First advert


Quasar ad (1983)


French advert (june ...

TO 7

Australian Tandy cat...

Portable Wordprocessor WP-2 / WP-3

Advert #2

IMKO-1/2 & Pravetz 82

1979 advert


US advert Oct 1983


French advert (1981)

ZX 81

Flyer - page 2


Promo pic #5

TO 7 / 70

First advert

Programma P101/P102

French advert (jan. ...


New Zeland ad (1983)

Imagination Machine

Advert #3 (1983)


U.S. advert (1979)

CompuColor II

French advert

TO 8 - TO 8D

Italian ad


Second 6502

BBC Model A / B / B+

French advert (may 1...


Bridge Computer vers...


french advert (febru...


1978 brochure #11


Isaac Asimov Feb. 19...


1976 Xmas catalog



The Service Manual is now available at Vintage Volts. All in all, a lot more has been discovered about the machine. My current guess is that the CPU runs at 1.366 MHz.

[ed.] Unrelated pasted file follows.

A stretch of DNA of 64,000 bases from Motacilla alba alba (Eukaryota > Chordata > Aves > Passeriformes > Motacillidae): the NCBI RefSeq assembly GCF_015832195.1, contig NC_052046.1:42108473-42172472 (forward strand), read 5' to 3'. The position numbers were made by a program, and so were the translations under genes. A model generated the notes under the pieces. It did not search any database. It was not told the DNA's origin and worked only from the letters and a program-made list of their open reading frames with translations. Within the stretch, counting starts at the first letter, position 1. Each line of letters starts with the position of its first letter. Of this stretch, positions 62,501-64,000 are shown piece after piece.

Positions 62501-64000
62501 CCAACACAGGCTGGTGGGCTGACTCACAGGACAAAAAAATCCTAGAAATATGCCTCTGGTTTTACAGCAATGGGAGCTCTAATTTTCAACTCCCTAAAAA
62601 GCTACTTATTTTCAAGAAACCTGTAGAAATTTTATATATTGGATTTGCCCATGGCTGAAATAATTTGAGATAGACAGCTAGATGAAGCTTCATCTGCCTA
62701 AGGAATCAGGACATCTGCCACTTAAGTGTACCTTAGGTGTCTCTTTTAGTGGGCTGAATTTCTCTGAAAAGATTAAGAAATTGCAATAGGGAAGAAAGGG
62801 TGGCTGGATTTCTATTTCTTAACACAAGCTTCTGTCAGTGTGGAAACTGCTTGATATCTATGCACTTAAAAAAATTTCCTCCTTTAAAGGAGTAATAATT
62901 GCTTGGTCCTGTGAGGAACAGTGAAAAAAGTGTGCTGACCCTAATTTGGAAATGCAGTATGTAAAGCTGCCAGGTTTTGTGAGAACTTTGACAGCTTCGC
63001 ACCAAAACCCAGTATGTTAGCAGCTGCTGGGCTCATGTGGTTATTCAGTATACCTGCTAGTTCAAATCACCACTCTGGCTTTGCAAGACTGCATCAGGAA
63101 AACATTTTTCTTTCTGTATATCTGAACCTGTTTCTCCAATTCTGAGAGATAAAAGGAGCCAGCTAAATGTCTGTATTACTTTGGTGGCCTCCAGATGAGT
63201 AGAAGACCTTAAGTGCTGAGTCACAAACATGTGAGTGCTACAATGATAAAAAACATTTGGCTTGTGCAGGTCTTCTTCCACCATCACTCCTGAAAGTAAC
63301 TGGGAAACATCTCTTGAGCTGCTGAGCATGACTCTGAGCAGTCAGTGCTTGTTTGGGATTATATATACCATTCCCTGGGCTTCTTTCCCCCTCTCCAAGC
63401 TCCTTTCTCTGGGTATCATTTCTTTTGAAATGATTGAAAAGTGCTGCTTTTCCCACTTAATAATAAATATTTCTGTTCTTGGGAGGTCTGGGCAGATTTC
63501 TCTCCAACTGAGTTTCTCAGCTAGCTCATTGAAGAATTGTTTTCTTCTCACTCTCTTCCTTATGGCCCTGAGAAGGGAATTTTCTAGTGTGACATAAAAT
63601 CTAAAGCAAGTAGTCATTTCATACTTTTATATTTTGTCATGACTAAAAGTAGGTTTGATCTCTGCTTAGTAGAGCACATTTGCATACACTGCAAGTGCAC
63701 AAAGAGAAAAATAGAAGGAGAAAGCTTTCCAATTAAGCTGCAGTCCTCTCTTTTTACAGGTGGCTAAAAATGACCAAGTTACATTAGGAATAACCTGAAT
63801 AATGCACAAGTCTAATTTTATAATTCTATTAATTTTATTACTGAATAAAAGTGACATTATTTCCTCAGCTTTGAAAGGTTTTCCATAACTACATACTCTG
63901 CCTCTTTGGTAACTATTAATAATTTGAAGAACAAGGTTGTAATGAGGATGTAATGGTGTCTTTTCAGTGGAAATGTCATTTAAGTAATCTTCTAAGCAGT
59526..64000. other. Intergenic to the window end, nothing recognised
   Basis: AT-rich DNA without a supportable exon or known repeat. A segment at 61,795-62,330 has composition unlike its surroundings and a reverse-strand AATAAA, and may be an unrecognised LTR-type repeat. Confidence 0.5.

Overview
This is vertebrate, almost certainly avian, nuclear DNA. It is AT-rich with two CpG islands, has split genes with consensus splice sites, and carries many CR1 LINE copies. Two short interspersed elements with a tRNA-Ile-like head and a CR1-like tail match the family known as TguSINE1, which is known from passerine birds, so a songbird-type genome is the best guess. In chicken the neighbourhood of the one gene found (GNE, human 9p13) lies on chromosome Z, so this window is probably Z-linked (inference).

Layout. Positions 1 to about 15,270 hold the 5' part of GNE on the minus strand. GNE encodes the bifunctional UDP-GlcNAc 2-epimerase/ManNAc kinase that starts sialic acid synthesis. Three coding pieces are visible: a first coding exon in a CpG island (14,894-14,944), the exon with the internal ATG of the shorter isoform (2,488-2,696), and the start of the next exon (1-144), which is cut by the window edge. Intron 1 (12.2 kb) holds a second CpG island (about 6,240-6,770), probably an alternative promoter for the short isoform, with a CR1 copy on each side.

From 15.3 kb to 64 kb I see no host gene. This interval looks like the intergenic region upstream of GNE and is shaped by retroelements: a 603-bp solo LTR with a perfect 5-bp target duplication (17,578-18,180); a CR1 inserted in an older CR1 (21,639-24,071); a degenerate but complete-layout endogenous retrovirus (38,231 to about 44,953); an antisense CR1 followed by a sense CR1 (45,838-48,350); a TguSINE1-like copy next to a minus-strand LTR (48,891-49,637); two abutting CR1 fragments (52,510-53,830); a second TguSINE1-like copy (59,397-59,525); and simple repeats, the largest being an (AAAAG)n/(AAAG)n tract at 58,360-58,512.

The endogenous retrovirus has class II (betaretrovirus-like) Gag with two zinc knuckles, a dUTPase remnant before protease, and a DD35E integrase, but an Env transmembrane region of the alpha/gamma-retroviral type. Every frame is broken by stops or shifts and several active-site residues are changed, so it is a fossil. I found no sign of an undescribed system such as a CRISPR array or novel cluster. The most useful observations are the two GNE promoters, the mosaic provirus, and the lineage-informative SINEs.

SHARP  PC-1260 PC-1261 PC-1262
I recently was given several PC-1260, PC-1261, and PC-1262''s, a cassette interfaces and a combo cassette/printer interface. There was no documentation with any of the devices.

Does anyone have a downloadable versions of the programming/operations manual that is in English or translated from German?

Every manual I have found is from bad scans of the German manual which have so far defied any attempt to software convert to searchable pdf and translate. The backgrounds have text imprints from other pages, random dots all over the place, and the images are skewed at various angles.

Please respond here because I think a lot of searchers eventually end up here.

Miles Carter
VISUAL TECHNOLOGY Visual 1083 / Commuter